Friday, 6 January 2012

Cultural organisms

In The Beginning Of Infinity, David Deutsch writes:

There is no close cultural analogue of a species, or of an organism, or a cell, or of sexual or asexual reproduction.

I am sceptical. For one thing, I think that there are cultural organisms. It just seems obvious that an iPhone or a CD should count as a cultural organism - in much the same way that a cat is classified as an organic organism.

We could call cultural organisms memeganisms and organic organisms geneganisms.

A number of features have been considered to be defining traits of organisms:

  • Components exhibit near-unanimous cooperation;
  • Components have a tendency to die together;
  • Components are spatially contiguous;
  • Components share a single genome;
  • Components are mostly alive;
Most of these concepts apply well to cultural entities. I think they can be combined to produce a useful conception of an "organism" that can be applied to both the cultural and organic realms.

The "near-unanimous cooperation" criterion looks useful - though it raises the issue of exactly how much cooperation is needed. However, here we also need the notion of the "largest cooperating set" - or one risks concluding that the cells in my big toe form an organism. Symbiosis is the other complicating factor here. We probably don't want to rule symbiotic unions out - though there's continuous variation in the degree of cooperation in such unions.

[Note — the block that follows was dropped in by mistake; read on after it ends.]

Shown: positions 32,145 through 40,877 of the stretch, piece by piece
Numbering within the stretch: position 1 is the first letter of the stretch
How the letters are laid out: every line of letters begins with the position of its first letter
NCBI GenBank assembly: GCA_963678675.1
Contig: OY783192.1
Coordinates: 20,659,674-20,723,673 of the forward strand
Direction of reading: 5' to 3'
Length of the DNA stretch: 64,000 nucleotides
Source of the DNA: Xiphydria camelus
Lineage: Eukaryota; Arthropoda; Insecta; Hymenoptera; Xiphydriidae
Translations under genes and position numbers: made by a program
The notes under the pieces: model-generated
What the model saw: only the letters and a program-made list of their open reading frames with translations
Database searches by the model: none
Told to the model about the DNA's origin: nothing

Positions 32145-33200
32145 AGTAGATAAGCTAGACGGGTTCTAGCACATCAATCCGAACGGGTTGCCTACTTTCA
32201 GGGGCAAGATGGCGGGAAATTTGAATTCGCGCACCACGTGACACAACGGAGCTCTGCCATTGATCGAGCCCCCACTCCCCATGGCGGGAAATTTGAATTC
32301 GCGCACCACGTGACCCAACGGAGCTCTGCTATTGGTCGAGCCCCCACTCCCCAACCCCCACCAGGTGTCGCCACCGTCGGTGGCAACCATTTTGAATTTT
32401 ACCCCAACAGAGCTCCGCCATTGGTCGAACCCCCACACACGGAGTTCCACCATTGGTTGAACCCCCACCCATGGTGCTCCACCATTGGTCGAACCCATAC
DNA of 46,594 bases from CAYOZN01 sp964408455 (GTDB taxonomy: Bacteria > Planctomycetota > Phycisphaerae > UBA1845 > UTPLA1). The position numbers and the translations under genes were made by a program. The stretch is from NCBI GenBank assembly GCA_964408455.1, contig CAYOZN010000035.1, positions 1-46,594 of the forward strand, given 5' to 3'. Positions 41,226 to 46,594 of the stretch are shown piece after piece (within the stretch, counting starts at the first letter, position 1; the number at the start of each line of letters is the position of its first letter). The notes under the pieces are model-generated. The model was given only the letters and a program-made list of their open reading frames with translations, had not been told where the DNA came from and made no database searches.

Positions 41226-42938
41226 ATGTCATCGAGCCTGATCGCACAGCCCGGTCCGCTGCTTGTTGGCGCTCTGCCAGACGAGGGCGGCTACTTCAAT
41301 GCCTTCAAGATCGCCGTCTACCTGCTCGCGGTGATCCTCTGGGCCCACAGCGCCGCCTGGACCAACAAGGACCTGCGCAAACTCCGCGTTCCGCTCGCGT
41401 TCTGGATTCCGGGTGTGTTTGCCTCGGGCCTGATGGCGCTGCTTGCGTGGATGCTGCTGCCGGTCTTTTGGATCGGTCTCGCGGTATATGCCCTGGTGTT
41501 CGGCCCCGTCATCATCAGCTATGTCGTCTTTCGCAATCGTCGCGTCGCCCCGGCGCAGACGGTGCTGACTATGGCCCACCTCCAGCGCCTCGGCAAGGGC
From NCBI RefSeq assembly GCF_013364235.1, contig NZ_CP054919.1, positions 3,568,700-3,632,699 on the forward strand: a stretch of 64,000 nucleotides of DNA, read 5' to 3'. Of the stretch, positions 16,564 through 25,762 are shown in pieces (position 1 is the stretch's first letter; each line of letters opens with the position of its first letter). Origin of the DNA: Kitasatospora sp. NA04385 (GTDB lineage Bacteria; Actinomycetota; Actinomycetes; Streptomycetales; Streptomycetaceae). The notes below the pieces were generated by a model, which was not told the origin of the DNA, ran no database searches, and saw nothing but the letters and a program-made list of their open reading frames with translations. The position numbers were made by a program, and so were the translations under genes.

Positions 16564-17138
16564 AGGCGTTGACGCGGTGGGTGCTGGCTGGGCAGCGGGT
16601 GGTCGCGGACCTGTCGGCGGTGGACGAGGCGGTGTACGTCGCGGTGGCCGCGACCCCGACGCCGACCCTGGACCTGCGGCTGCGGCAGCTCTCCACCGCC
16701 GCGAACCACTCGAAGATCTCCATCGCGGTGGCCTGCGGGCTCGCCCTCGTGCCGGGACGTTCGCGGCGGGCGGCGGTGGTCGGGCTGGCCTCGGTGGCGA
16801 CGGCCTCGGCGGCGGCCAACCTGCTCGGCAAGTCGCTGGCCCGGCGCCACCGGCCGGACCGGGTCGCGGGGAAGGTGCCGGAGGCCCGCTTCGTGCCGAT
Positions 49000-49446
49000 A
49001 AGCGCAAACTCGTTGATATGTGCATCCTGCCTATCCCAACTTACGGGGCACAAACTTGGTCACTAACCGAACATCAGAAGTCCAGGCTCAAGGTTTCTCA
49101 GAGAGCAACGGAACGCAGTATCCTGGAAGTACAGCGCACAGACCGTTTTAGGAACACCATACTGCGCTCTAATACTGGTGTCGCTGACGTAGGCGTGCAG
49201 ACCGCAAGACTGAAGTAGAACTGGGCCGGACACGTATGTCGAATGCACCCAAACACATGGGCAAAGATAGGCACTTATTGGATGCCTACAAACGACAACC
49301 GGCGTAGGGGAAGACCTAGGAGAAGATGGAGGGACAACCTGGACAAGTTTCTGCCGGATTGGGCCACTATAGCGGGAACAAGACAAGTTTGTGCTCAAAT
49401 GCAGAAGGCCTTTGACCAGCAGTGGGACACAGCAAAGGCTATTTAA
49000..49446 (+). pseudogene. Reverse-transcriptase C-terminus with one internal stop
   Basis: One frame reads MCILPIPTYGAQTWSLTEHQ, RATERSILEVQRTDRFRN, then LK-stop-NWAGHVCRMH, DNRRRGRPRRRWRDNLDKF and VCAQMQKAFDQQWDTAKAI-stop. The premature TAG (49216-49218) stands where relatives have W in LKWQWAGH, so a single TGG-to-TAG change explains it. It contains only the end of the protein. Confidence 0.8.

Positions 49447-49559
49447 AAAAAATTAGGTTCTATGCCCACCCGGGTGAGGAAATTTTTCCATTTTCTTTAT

The "tendency to die together" criterion also looks pretty useful - although some groups of creatures regularly die together - for example, groups of nasturtiums die together annually during the first frost. Also, some organs regularly die together - for example the leaves of deciduous trees. Again - symbiosis is a complicating factor, since some symbionts may survive the dissolution of any alliance.

Some writers have observed that the concept of "organism" attempts to combine the concepts of "genetic individual" and "functional individual" - with the result inevitably being a compromise. That sounds about right.

Not that one should not expect completely unambiguous divisions between cultural creatures - since the organic world there are ants, slime molds, corals, lichens, the Portuguese man o' war - and other systems in which the concept of an individual organism becomes fuzzy and ambiguous.

My impression is that - despite the serious handicap of being developed with only the organic realm in mind - the conceptions of the concept of "organism" developed by biologists mostly transfer across to the cultural realm with relatively little modification.

However, it's probably true that the cultural realm comes up with problematical corner cases more regularly.


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